Politics at its best.
Politics at its worst.
Depending on whose side you were on, it’s likely you saw the actions by our elected officials regarding Bill 2491 as brilliant strategy or underhanded maneuvering.
Let’s recap the latest dealings with this bill before it was approved Saturday in a 5-2 vote by the Kauai County Council.
• The council passed the bill Oct. 16 by a 6-1 vote.
• Nadine Nakamura, council vice chair who voted yes when it was approved on the 6-1 vote, announced she would be leaving her position to replace county Managing Director Gary Heu. Some are immediately suspicious and see this as a move to get Nakamura and her yes stance on 2491 off the council. She takes her new role Nov. 1.
• The mayor vetoed the bill on Oct. 31. At the same time, he released the county’s legal opinion on the bill, which some criticize as a mistake.
• The council voted on a veto override Thursday, which needed five of the six council members to vote for it. Because it was going to fail when Mel Rapozo and Ross Kagawa opposed it, the council then voted 4-2 to recess to a special meeting Saturday to give it time to meet Friday and select a new council member.
• On Friday, Mason Chock joined the council. Some questioned whether Chock had the background and experience to vote on this critical issue and said he was selected simply because he would vote for the override.
• On Saturday, the council voted 5-2 to override the mayor’s veto.
Whew. That’s political gamesmanship.
We don’t criticize the legal navigating council members Gary Hooser and Tim Bynum pulled off to select another council member when it became clear the override would fail. That’s politics.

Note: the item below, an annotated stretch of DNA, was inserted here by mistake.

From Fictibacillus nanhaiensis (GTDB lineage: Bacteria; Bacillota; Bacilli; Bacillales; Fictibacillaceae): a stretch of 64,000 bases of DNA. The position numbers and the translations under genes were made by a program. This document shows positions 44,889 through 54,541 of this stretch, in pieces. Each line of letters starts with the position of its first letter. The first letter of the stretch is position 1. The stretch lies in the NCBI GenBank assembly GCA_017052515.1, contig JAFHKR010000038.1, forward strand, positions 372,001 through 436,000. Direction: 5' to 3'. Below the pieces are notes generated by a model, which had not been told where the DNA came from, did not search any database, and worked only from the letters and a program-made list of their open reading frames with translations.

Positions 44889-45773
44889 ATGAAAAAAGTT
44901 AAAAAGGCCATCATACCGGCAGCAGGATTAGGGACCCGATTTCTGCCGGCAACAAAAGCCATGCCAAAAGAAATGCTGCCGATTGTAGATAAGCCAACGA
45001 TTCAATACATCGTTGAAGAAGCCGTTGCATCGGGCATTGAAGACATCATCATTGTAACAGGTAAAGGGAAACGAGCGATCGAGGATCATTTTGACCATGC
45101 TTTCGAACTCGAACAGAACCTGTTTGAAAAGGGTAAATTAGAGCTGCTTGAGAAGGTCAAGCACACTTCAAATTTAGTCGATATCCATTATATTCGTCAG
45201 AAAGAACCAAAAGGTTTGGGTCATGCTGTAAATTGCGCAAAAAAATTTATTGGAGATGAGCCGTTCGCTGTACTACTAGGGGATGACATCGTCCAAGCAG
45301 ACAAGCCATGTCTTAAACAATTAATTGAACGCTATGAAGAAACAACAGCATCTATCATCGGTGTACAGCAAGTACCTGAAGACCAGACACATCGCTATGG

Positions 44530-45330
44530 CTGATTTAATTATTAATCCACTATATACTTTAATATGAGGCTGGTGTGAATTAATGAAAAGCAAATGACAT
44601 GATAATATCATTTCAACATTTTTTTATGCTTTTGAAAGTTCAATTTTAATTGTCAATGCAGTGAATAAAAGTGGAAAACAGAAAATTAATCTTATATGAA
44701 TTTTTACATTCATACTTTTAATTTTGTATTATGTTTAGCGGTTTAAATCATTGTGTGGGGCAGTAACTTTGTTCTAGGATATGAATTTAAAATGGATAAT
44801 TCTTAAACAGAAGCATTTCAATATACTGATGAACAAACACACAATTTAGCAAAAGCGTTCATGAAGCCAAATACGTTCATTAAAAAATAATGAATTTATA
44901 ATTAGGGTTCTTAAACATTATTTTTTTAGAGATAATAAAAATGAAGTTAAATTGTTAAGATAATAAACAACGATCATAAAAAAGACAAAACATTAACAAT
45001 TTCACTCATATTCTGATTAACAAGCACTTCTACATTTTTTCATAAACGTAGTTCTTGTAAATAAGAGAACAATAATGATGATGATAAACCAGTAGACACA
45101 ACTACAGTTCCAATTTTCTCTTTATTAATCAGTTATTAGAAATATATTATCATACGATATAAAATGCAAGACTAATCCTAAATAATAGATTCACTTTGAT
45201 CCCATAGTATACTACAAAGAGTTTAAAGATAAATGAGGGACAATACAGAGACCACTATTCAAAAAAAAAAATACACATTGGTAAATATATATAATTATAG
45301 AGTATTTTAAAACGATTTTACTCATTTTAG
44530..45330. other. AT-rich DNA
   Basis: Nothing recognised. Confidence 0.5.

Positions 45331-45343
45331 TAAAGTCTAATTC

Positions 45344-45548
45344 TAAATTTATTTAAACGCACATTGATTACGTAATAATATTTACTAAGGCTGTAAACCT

The law, which will go into effect in nine months, will require the island’s four biotech seed companies to disclose their use of pesticides and genetically modified crops. Kauai Coffee will also be affected. It will also create buffer zones and calls for a study of the impacts of the industry.
The mayor has expressed concern the county doesn’t have the legal authority to enforce the new law. There are worries the county could face lawsuits and have to defend itself in court. We’ll see. But at last, a decision has been made, Bill 2491 is law and Kauai is moving forward. We hope the companies in question — DuPont Pioneer, Dow AgroSciences, BASF, Syngenta and Kauai Coffee — honor this action by the council instead of digging in and fighting it, though our guess here is, that’s exactly what they will do. We hope they recognize the fears some people have regarding restricted use pesticides, and do all they can to alleviate those fears. The best way to do that is to release information regarding what is being sprayed.
We hope all sides put the battle behind them, and move forward, together, with a common goal. Then, perhaps, the days for political warfare on Kauai will no longer be needed for someone to claim victory.